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a letter from H.H. to Lady Molyneux, which runs as follows :—

I never stood so much in need of a pardon as the imprudence in venturing on the enclosed on so short a warning has reduced me to.

'Twas 10 o'clock last night before my thoughts were fired with an ambition of this nature, and I could not rest till I had arrived at what you see. I need not have told you this, for if you have the patience to read it, you will discern it to be the unadvised production of a few minutes. But since all the deliberation in the world can never furnish me with sacrifices suitable to your merits and my devotion, let your acceptance give life, if not to the lines, to their author, who not only begs your own pardon but even your intercession for that of your noble lord.

The letter encloses an ode, in the inflated style characteristic of the time, entitled:—

An Epithalamium On The Happy Marriage Of Lady Frances Seymour And Lord Molineux, Privately Solemnised At Essex House, October 28, 1652.

Now when the royal blood is voted down,
And 'tis thought dangerous to be near a crown,
When these alliances true nobles knit
Threaten the commonwealth as if 'twould split,
When Seymour does with Molineux entwine,
Two of the greatest names unite and join,
'Twas wisely done to debar common eyes
From violating the solemnities;
'Twas wisely done to hedge those glories in
Which they who see irreverently sin.

'Twas well it was not heard at Westminster,
The bans had surely been forbidden there;
But 'tis too late now; the conjunction's past,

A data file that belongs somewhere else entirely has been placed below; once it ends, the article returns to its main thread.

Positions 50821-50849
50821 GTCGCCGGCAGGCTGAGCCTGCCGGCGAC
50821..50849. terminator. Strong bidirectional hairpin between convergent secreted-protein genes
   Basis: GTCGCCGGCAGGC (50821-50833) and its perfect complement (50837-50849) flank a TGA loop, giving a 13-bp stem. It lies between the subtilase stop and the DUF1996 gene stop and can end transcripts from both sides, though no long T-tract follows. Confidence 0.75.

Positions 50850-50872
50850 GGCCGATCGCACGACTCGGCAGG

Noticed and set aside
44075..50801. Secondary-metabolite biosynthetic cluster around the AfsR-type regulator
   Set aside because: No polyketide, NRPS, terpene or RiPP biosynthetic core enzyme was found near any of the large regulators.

And its most happy influence shall last.
Was it not hence that Lilly did foresee
Such peril to the State? O 1 no, for he

Converses only with a lower sphere,
Sees no such glories as we mention here;
His stars are governed and obscured by these,
For if his be stars, these are deities.


Let us erect an altar then, and pay

Such offerings as become us, and the day:

They must not be wishes of happiness,

For you, great pair, already do possess,

Nay are so much, so true essential bliss,

That 'tis by you we come to know what 'tis,

And when hereafter we wish any two

Happy to th' height, must wish them such as you.

But for ourselves, since you're above 't, we may

Wish, and although not for, yet to you, pray.


True honour, noble love, are drawing on,
And but for your protection, would be gone.
Therefore vouchsafe to bless this mortal state
(Though higher glories do your charge await),
Till it be grown in fashion to be good.
Then leave us some examples of your blood,
Who may, while they to noblest things aspire,
Confess their native glorious active fire
Kindled from Molineux' and Seymour's breast,
Two names the greatest, and of both the best.